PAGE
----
A/N: Damn it, LSM, now you've got me in a sentimental mood...and I'm not too sure Emotional!Munch is a good thing right now...meh. Oh, well. It's written, and it's posted, so there you have it. And SVU isn't mine. But this kinda goes with Life or Something Like It, so I guess it could go under H:LOTS, but now I'm rambling, so I'm done.


It started when she was a kid. I don't even remember when. It was like one day, she wanted me to leave her alone while she was reading, and the next, she wanted me to read with her. So I did. We decided we'd pick one book each month and try to finish it by the first day of the next. And it worked. Most of the time, she was the one reading to me. But some nights I took over. I figured it was one of the few ways I could still feel like I was close to her, what with my working all the time and hardly ever being around.

And as she got older, those nights were the only times she could stand having me around. I never knew why she seemed to hate me during the days, but once we started reading, I forgot about it. And she did too…that is, until the next morning. The cycle repeated itself every day, but after a while, I learned not to care. I also never figured out why, despite many a conversation with Abby and Rose about it. They didn't get it any more than I did.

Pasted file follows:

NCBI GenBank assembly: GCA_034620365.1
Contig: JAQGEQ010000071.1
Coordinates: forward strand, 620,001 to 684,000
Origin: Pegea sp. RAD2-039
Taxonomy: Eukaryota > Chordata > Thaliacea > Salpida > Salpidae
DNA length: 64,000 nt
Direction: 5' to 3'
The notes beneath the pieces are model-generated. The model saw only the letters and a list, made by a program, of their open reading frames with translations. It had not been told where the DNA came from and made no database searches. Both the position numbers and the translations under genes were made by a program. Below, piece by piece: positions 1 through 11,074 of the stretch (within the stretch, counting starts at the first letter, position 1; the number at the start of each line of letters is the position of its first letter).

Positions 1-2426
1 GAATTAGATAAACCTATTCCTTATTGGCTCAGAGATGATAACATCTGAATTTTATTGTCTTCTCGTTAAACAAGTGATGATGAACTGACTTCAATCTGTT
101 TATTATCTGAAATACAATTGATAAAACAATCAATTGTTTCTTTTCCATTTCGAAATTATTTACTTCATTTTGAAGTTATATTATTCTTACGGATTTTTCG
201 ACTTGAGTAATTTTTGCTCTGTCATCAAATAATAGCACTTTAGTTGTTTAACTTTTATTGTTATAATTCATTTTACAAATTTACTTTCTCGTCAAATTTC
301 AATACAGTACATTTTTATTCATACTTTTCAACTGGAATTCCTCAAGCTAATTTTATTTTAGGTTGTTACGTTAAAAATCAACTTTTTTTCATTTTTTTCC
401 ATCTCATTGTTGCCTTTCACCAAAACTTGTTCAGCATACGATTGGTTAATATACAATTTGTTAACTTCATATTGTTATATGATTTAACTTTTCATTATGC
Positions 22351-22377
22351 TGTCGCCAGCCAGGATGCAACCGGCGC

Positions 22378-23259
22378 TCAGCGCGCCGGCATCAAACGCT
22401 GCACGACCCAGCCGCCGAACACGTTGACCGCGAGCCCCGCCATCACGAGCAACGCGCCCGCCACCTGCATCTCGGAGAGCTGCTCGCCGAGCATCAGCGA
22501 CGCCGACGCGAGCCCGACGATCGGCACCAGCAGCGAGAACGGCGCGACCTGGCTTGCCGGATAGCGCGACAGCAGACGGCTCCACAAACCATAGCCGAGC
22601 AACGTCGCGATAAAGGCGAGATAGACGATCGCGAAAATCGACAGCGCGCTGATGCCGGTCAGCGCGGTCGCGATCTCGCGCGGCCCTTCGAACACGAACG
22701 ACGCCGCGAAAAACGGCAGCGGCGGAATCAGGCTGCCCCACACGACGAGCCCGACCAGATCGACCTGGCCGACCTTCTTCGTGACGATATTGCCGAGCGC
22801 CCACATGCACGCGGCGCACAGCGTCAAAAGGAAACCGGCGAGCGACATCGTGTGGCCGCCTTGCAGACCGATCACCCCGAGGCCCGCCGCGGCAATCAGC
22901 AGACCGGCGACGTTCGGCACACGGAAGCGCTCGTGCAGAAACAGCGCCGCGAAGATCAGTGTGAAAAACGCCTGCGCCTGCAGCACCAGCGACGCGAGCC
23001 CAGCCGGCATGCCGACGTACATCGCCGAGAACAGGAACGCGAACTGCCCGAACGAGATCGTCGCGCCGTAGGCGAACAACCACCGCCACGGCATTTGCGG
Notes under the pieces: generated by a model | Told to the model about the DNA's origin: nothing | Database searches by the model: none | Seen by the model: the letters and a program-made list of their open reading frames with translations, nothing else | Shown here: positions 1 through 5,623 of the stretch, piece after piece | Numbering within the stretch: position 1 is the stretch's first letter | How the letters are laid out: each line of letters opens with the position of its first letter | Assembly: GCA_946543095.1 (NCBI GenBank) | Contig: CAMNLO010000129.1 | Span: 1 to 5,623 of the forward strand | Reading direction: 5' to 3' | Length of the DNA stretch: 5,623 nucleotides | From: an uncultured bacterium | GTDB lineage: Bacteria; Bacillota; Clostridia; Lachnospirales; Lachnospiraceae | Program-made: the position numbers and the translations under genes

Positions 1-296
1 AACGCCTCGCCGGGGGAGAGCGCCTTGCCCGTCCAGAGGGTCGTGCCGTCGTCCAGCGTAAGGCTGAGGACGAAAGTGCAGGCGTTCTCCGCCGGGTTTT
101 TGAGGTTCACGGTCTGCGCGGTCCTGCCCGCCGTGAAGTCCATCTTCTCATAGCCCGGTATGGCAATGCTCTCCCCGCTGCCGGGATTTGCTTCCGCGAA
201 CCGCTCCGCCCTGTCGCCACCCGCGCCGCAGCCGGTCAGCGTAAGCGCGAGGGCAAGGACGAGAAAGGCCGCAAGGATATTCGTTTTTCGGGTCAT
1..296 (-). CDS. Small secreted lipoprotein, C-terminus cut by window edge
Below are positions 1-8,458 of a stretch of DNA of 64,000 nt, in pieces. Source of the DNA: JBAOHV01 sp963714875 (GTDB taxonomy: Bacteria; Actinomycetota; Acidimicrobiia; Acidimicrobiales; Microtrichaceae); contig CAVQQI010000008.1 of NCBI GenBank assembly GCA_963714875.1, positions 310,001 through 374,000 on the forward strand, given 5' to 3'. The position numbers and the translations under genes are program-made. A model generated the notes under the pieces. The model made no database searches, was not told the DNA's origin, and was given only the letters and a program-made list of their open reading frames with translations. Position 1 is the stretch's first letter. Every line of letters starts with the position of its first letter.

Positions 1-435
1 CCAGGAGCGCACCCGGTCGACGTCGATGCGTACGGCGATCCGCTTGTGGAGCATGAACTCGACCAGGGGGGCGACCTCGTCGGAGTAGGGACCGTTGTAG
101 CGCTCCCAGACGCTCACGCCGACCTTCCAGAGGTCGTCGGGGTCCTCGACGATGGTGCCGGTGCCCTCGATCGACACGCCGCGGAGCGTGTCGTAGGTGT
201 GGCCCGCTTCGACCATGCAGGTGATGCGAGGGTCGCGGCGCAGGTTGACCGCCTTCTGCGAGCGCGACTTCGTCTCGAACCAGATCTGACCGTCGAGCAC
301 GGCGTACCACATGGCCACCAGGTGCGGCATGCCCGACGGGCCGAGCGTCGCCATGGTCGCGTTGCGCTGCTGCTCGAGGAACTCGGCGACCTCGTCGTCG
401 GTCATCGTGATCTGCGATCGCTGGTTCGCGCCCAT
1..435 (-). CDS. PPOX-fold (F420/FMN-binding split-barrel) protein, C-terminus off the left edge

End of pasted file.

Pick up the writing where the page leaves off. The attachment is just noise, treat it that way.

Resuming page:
Once high school hit, however, the tradition tapered off. We'd picked a book to read the month she started her freshman year, but somehow it never got finished. First it was homework, then it was volleyball, and then it was whatever she happened to be doing with her friends on any given night. It took me a while to get over it, too. I'd become so used to reading with her every night that it hurt when she started to forget about it. But I didn't blame her. I never could. And then the next thing I knew, I was sitting in the high school auditorium, watching her walk across the stage in cap and gown.

She went home to Baltimore after that, for school. She told me when she left that if she didn't come back after four years, it was because she'd gone into the city's police academy. I told her I'd come down and bring her back myself if I had to, and she laughed, before getting into the car with the friends that were taking her down. I watched them go, unable to go myself because of the high-profile case the unit had just landed. When I got home that night, the book we'd picked four years ago was sitting on her desk, the bookmark right where we'd left it. I stared at it for a long while. And then it hit me that she was really gone, and I started to cry.